The battle was continued near three hours, and in every quarter with fierceness; around the consul, however, it was still hotter and more determined.
Both the strongest of the troops, and himself too, promptly brought assistance wherever he perceived his men hard pressed and distressed. But, distinguished by his armour, the enemy attacked him with the utmost vigour, while his countrymen defended him; until an Insubrian horseman, named Ducarius, knowing him also by his face, says to his countrymen, “Lo, this is the consul who slew our legions and laid waste our fields and city.
Now will I offer this victim to the shades of my countrymen, miserably slain;” and putting spurs to his horse, he rushes through a very dense body of the enemy; and first slaying his armour-bearer, who had opposed himself to his attack as he approached, ran the consul through with his lance;
the triarii, opposing their shields, kept him off when seeking to despoil him.
Then first the flight of a great number began; and now neither the lake nor the mountains obstructed their hurried retreat; they run through all places, confined and precipitous, as though they were blind; and arms and men are tumbled one upon another.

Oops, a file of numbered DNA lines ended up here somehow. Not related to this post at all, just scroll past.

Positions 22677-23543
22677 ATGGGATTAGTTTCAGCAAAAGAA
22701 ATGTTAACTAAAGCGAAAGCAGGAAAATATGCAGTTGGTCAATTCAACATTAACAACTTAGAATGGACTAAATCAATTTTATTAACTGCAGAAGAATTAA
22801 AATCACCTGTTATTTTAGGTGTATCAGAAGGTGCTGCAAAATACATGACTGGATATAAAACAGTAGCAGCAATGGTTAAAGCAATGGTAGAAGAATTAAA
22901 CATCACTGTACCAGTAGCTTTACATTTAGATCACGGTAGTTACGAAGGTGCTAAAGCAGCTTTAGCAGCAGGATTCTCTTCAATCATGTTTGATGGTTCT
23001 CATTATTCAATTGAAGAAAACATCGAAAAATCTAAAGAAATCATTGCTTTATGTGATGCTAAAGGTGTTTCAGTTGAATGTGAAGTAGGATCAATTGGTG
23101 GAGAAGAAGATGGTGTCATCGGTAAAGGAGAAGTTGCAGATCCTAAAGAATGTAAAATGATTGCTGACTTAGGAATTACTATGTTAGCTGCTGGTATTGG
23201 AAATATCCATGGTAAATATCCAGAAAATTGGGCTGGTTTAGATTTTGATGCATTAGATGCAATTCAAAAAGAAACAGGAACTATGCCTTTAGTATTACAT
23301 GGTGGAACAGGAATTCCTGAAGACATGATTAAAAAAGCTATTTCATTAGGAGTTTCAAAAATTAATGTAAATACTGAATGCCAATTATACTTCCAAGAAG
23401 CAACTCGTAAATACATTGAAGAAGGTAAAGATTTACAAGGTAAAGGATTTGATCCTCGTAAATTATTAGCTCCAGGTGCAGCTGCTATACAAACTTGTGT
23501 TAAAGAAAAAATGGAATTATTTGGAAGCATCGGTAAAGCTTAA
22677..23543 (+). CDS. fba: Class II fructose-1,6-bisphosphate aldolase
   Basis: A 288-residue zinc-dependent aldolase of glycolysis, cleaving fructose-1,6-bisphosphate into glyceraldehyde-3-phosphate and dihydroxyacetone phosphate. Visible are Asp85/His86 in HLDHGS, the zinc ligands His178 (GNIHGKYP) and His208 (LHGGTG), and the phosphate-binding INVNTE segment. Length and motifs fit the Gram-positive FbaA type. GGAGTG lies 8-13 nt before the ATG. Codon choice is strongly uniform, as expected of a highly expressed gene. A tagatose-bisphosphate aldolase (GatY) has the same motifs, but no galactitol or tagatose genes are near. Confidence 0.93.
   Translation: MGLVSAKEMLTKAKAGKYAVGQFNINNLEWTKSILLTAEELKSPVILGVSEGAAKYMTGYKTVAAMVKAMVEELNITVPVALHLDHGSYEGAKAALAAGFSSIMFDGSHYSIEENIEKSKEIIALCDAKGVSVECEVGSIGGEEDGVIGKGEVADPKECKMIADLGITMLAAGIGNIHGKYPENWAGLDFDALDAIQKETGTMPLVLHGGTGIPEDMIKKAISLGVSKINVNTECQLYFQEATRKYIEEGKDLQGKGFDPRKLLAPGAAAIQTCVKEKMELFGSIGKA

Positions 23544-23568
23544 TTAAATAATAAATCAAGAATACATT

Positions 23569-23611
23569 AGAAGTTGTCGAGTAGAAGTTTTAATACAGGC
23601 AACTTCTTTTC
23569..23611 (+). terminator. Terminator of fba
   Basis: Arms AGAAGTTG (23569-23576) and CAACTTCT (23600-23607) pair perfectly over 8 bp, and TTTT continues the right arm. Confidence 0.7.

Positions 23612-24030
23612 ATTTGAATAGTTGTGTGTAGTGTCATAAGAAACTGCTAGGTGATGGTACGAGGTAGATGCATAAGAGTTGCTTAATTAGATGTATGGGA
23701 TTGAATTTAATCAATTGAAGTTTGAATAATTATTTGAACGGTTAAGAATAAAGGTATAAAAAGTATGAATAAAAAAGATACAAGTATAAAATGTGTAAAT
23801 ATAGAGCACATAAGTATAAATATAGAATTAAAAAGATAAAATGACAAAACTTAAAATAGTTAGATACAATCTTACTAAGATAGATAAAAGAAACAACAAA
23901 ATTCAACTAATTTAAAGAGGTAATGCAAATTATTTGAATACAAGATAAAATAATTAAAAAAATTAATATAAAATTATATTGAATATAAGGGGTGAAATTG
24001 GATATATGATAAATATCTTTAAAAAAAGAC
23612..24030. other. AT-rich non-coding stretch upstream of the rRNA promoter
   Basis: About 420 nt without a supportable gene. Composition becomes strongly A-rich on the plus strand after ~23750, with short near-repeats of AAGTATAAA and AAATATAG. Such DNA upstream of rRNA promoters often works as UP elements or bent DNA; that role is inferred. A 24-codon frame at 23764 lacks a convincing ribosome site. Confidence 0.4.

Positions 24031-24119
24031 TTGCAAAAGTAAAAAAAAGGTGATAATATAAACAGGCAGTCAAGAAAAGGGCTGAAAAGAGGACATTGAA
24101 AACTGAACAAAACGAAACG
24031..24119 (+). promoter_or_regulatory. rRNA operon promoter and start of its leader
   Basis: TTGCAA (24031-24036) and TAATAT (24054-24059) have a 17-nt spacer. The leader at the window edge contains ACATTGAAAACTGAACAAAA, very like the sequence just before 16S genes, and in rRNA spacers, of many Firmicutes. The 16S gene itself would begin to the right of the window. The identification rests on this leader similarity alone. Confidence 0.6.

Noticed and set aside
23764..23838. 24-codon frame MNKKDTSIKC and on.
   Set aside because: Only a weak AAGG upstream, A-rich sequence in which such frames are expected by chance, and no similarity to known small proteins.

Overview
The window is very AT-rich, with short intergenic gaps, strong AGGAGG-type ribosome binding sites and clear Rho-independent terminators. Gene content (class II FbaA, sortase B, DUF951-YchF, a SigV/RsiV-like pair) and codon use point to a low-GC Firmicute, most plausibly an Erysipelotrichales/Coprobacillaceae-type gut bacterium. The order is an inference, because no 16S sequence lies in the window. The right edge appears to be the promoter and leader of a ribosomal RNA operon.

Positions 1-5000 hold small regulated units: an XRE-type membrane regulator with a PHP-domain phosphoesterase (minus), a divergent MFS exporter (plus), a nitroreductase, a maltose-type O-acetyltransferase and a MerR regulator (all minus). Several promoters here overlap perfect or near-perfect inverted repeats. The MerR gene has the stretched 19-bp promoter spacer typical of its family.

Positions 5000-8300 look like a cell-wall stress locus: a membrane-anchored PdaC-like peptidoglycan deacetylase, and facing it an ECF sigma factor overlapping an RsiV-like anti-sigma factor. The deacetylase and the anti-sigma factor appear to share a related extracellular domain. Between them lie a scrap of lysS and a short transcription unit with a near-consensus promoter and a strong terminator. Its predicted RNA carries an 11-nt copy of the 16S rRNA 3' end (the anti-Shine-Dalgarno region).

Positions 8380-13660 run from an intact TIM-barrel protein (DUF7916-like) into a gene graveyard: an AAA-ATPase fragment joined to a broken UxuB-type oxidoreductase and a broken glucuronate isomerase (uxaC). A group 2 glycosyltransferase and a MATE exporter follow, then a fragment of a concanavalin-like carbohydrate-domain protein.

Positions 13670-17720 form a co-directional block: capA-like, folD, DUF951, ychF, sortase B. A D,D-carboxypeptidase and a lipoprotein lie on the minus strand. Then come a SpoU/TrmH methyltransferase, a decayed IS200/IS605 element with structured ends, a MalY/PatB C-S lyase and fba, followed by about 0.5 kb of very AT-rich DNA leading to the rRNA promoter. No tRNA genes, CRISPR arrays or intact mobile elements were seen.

A great many, when there remained no more space to run, advancing into the water through the first shallows of the lake, plunge in, as far as they could stand above it with their heads and shoulders.
Some there were whom inconsiderate fear induced to try to escape even by swimming; but as that attempt was inordinate and hopeless, they were either overwhelmed in the deep water, their courage failing, or, wearied to no purpose, made their way back, with extreme difficulty, to the shallows; and there were cut up on all hands by the cavalry of the enemy, which had entered the water.
Near upon six thousand of the foremost body having gallantly forced their way through the opposing enemy, entirely unacquainted with what was occurring in their rear, escaped from the defile; and having halted on a certain rising ground, and hearing only the shouting and clashing of arms, they could not know nor discern, by [p. 773]
reason of the mist, what was the fortune of the battle.
At length, the affair being decided, when the mist, dispelled by the increasing heat of the sun, had cleared the atmosphere, then, in the clear light, the mountains and plains showed their ruin, and the Roman army miserably destroyed;
and thus, lest, being descried at a distance, the cavalry should be sent against them, hastily snatching up their standards, they hurried away with all possible expedition.
On the following day, when, in addition to their extreme sufferings in other respects, famine also was at hand, Maharbal, who had followed them during the night with the whole body of cavalry, pledging his honour that he would let them depart with single garments, if they would deliver up their arms, they surrendered themselves;
which promise was kept by Hannibal with Punic fidelity, and he threw them all into chains.